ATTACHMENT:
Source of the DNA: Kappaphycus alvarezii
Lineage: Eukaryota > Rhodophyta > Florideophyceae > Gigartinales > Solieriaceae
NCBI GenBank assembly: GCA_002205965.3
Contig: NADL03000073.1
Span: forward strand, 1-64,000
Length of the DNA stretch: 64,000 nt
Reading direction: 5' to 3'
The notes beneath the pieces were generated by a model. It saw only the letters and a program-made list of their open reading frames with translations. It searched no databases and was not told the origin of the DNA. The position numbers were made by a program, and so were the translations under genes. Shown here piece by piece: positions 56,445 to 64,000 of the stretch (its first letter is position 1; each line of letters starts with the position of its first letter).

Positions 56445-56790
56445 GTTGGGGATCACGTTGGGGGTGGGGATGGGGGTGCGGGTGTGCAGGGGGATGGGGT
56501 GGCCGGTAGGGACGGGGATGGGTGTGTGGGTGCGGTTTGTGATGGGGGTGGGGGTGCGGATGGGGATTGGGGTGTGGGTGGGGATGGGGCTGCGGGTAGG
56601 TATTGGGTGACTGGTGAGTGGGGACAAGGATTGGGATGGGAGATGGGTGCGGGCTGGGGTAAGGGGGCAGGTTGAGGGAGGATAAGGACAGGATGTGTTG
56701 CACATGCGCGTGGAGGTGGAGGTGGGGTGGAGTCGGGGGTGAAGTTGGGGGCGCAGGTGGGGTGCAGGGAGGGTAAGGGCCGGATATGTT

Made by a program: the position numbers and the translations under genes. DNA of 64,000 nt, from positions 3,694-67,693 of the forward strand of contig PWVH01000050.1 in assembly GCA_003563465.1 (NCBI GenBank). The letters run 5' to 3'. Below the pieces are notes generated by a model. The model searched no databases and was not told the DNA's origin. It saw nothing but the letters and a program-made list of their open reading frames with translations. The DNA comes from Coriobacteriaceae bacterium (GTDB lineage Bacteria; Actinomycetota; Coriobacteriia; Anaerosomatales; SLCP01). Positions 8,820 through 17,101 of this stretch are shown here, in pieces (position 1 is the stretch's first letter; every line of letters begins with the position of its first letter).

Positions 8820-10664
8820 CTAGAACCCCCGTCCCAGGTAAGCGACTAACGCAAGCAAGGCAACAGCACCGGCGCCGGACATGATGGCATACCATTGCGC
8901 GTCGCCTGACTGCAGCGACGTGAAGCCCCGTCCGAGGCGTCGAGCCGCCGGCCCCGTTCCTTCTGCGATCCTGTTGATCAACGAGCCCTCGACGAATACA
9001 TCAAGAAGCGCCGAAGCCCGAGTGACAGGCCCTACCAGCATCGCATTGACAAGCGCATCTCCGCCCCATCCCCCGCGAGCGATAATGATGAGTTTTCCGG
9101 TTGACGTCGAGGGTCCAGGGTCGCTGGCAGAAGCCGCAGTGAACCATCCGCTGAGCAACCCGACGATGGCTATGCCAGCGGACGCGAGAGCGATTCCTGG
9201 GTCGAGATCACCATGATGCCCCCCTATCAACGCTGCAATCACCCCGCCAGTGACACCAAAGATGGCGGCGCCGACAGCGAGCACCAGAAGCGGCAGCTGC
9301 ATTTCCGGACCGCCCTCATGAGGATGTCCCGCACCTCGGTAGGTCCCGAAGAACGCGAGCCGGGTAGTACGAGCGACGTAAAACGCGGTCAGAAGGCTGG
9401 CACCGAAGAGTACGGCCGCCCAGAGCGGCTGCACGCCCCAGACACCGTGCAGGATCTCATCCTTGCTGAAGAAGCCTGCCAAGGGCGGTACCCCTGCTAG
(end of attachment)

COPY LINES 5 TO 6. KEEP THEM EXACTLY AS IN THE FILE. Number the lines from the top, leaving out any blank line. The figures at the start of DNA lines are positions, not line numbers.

Span: forward strand, 1-64,000
Length of the DNA stretch: 64,000 nt